This 2022 human study investigated another type of aging clock:
“The glycan clock of age, based entirely on immunoglobulin G (IgG) N-glycans, can predict biological age with high accuracy. Unlike DNA methylation, glycosylation of IgG does not predict chronological age with high accuracy.
Heritability analysis of plasma glycans revealed that the majority of traits have high heritability estimates, indicating a tight genetic control of glycosylation. To better understand genetic and environmental factors influencing glycan clock variation, we performed a heritability analysis on data from two cohorts included in the TwinsUK registry.
Glycosylation is a series of enzymatic reactions in which carbohydrates are attached to other molecules (e.g., proteins or lipids) resulting in formation of complex carbohydrates and glycoconjugates commonly referred to as ‘glycans.’ Glycosylation of IgG antibody is especially interesting as it dramatically affects its function, and acts as a molecular switch between pro- and anti-inflammatory immune responses.
Heritability of the glycan clock was estimated to decompose observed phenotypic variance into three latent sources of variation:
- A—additive genetic variance [red] represents cumulative impact of genes;
- C—shared/common environment variance [purple] results from influences to which both members of a twin pair are exposed; and
- E—unique environment variance [green] is events occurring to one twin but not the other, and includes measurement error.
Despite tight genetic control of the IgG glycome:
- Heritability analysis of the glycan clock revealed only a moderate genetic contribution averaging around 39% [A, left side].
- Including age of the individuals as a covariate in heritability analysis averaged 71% heritability estimates [B, right side].
- Mean time difference was 7.5 years for points 1 and 2, and 6 years for points 2 and 3.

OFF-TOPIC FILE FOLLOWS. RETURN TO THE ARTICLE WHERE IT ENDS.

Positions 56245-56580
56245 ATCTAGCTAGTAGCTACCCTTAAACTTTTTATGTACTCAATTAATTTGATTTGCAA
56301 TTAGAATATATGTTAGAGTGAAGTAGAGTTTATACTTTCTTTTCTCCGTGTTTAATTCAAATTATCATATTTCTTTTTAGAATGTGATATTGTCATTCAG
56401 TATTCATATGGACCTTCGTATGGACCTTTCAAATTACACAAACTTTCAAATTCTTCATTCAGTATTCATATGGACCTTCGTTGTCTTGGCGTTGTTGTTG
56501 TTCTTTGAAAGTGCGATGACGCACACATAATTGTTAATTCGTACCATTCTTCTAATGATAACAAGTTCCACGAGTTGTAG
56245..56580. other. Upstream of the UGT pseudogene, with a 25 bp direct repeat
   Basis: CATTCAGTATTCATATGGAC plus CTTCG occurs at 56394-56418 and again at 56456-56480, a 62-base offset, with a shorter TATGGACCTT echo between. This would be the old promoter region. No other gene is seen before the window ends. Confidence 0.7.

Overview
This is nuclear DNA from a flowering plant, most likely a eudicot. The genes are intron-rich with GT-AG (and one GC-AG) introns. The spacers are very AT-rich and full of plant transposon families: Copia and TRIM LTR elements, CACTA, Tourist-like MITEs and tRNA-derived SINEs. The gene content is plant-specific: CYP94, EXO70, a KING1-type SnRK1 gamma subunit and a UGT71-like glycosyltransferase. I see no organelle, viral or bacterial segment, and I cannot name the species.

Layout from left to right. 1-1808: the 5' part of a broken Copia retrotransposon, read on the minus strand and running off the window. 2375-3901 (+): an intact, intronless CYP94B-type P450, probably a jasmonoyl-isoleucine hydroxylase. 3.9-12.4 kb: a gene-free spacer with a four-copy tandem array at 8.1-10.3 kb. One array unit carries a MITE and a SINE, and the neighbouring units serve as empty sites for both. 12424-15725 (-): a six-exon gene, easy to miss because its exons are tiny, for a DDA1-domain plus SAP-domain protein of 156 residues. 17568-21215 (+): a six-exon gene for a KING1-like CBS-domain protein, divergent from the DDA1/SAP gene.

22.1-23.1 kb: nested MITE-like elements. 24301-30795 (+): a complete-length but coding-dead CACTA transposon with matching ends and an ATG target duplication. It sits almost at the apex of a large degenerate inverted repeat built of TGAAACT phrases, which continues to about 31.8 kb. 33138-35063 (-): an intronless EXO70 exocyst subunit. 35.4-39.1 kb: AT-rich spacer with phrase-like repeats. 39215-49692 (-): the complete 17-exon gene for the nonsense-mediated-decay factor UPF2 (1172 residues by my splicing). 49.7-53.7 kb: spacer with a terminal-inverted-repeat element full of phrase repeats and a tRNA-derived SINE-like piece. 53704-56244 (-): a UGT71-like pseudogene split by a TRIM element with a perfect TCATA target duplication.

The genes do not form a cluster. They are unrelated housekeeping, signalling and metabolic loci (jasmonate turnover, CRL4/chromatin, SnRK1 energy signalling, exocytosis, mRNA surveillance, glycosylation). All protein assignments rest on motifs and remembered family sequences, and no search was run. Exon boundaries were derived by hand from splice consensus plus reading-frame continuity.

Observed increase in the genetic component could be a consequence of chronological age as a shared environmental variance characteristic for every individual and determined by their genetic makeup and epigenetic regulation.”
https://www.frontiersin.org/articles/10.3389/fcell.2022.982609/full “Heritability of the glycan clock of biological age”
Although A rejuvenation therapy and sulforaphane was cited, these researchers missed its central premise: Pro-aging epigenetic programming is directional and not purely random. Contrasting their above graphic’s heritability estimates of 39% with the age-regressed, right side’s average 71% could hardly have been more clear in illustrating this fact.
This study instead stated “Aging in general leads to epigenetic mediated deregulation of genes.” This weak sauce accompanied speculations such as “supports the notion that the glycan clock can be rejuvenated by simple lifestyle choices.”
Researchers almost always want to claim being first in finding x, y, or z. These researchers could have done that in this glycan clock study by highlighting an outstanding finding. So what happened?
An alternate explanation to their paradigm blinding them could be sponsor expectations, peer pressures, etc. I’ll ask them about it, and will update here with their response.